We develop a new randomized iterative algorithm---stochastic dual ascent (SDA)---for finding the projection of a given vector onto the solution space of a linear system. The method is dual in nature: with the dual being a non-strongly concave quadratic maximization problem without constraints. In each iteration of SDA, a dual variable is updated by a carefully chosen point in a subspace spanned by the columns of a random matrix drawn independently from a fixed distribution. The distribution plays the role of a parameter of the method. Our complexity results hold for a wide family of distributions of random matrices, which opens the possibility to fine-tune the stochasticity of the method to particular applications. We prove that primal iterates associated with the dual process converge to the projection exponentially fast in expectation, and give a formula and an insightful lower bound for the convergence rate. We also prove that the same rate applies to dual function values, primal function values and the duality gap. Unlike traditional iterative methods, SDA converges under no additional assumptions on the system (e.g., rank, diagonal dominance) beyond consistency. In fact, our lower bound improves as the rank of the system matrix drops. Many existing randomized methods for linear systems arise as special cases of SDA, including randomized Kaczmarz, randomized Newton, randomized coordinate descent, Gaussian descent, and their variants. In special cases where our method specializes to a known algorithm, we either recover the best known rates, or improve upon them. Finally, we show that the framework can be applied to the distributed average consensus problem to obtain an array of new algorithms. The randomized gossip algorithm arises as a special case.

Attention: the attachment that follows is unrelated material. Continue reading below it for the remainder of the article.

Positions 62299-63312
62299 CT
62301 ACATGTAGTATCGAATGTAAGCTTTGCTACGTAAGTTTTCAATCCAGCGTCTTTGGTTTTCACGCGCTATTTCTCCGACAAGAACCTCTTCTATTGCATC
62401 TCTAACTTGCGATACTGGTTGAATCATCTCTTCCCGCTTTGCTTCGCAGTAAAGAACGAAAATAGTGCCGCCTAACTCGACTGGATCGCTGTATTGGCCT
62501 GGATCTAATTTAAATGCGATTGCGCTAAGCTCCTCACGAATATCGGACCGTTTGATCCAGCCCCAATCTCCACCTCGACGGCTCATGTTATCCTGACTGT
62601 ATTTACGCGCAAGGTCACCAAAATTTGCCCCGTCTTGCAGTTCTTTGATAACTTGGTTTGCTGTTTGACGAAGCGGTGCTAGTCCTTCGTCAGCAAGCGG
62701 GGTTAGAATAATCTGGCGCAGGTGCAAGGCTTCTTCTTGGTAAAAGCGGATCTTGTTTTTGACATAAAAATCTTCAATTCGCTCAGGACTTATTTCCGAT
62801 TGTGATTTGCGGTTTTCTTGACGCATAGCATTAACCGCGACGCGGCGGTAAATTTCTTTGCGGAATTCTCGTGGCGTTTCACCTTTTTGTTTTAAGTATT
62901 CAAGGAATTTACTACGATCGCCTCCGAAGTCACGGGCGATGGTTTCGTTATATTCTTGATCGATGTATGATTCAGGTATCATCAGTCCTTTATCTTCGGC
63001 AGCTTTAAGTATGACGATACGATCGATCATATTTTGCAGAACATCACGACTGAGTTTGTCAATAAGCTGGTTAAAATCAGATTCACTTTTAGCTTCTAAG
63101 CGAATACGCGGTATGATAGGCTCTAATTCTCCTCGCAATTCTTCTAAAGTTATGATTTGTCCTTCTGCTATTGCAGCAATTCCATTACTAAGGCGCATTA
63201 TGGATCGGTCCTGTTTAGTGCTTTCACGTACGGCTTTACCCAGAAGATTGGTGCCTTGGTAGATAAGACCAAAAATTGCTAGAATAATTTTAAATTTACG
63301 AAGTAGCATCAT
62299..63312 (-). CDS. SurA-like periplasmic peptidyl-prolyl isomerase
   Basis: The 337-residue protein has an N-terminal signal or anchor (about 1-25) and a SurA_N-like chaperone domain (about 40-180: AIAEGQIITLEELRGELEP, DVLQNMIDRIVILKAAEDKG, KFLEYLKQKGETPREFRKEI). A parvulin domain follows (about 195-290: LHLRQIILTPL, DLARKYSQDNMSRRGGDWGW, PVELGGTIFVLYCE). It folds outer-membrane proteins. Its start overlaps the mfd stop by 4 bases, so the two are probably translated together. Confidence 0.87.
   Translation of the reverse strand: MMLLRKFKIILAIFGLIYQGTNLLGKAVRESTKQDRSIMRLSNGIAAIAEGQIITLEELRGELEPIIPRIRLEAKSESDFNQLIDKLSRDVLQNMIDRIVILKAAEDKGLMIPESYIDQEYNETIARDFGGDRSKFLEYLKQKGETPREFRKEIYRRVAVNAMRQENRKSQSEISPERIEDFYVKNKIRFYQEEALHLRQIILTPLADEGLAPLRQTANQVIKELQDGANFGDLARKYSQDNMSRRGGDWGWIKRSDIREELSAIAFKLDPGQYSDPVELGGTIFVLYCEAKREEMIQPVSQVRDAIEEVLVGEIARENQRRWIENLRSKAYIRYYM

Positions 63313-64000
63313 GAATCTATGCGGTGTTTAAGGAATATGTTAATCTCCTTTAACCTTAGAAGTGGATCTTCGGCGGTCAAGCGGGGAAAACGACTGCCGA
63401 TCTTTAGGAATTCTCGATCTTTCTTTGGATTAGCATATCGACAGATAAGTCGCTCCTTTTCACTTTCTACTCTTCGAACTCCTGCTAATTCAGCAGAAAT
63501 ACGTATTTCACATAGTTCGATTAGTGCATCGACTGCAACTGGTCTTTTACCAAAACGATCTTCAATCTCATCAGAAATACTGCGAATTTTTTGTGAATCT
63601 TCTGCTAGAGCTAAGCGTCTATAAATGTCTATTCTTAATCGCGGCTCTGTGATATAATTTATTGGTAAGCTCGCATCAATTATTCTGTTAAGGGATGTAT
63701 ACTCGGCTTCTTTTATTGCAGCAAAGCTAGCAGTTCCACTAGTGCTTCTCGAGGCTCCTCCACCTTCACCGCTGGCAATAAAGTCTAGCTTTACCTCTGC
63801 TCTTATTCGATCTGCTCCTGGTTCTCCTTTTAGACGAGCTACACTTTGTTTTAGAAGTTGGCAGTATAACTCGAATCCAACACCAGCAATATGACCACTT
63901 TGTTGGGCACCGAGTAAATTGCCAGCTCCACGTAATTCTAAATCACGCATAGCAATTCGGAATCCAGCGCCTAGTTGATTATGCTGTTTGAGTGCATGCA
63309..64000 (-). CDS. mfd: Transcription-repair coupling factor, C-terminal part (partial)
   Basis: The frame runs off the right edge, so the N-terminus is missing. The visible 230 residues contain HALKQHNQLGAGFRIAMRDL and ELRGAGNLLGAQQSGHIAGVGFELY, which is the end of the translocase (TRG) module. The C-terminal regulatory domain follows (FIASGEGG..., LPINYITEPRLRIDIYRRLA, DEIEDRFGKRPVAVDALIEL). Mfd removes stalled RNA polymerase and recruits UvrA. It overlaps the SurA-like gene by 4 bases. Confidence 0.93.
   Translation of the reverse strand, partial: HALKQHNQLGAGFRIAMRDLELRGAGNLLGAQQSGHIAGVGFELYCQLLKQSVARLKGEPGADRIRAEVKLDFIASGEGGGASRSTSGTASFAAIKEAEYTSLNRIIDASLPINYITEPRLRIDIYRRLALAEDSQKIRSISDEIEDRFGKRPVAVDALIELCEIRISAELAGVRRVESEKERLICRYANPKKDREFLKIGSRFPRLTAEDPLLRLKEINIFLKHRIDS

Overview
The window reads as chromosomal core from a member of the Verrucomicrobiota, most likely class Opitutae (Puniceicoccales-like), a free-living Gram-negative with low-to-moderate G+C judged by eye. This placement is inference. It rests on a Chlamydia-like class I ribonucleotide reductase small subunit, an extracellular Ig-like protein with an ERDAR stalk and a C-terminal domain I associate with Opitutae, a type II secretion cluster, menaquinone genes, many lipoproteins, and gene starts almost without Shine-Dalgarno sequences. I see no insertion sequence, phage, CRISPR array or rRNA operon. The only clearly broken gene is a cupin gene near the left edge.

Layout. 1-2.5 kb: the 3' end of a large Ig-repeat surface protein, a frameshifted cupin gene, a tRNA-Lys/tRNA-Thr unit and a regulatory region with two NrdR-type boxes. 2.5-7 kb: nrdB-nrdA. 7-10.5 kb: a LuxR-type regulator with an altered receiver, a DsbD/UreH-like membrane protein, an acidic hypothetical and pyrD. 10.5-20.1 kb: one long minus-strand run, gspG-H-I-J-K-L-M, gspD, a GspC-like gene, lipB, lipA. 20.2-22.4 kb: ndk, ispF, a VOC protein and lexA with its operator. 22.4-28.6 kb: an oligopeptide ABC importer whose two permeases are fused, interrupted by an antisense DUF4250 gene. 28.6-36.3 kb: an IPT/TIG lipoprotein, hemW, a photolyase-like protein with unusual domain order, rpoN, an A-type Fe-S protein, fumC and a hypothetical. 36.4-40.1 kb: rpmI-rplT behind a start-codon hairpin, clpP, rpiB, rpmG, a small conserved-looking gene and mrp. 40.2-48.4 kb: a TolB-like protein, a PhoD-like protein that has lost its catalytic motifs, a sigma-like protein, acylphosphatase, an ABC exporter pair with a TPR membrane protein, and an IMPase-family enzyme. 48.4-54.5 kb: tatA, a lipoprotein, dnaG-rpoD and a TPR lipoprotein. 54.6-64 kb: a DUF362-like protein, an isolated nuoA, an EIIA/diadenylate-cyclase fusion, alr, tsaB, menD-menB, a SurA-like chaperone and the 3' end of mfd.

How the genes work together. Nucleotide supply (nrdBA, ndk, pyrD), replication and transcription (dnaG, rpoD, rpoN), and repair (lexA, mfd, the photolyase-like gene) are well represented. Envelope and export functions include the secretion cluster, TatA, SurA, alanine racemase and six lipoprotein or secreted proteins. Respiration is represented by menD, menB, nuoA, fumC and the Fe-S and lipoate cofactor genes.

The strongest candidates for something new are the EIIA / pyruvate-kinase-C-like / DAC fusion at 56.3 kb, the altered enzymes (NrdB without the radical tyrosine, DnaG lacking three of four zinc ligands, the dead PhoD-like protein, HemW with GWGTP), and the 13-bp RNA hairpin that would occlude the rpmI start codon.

|Publication status||Published - 21 Dec 2015|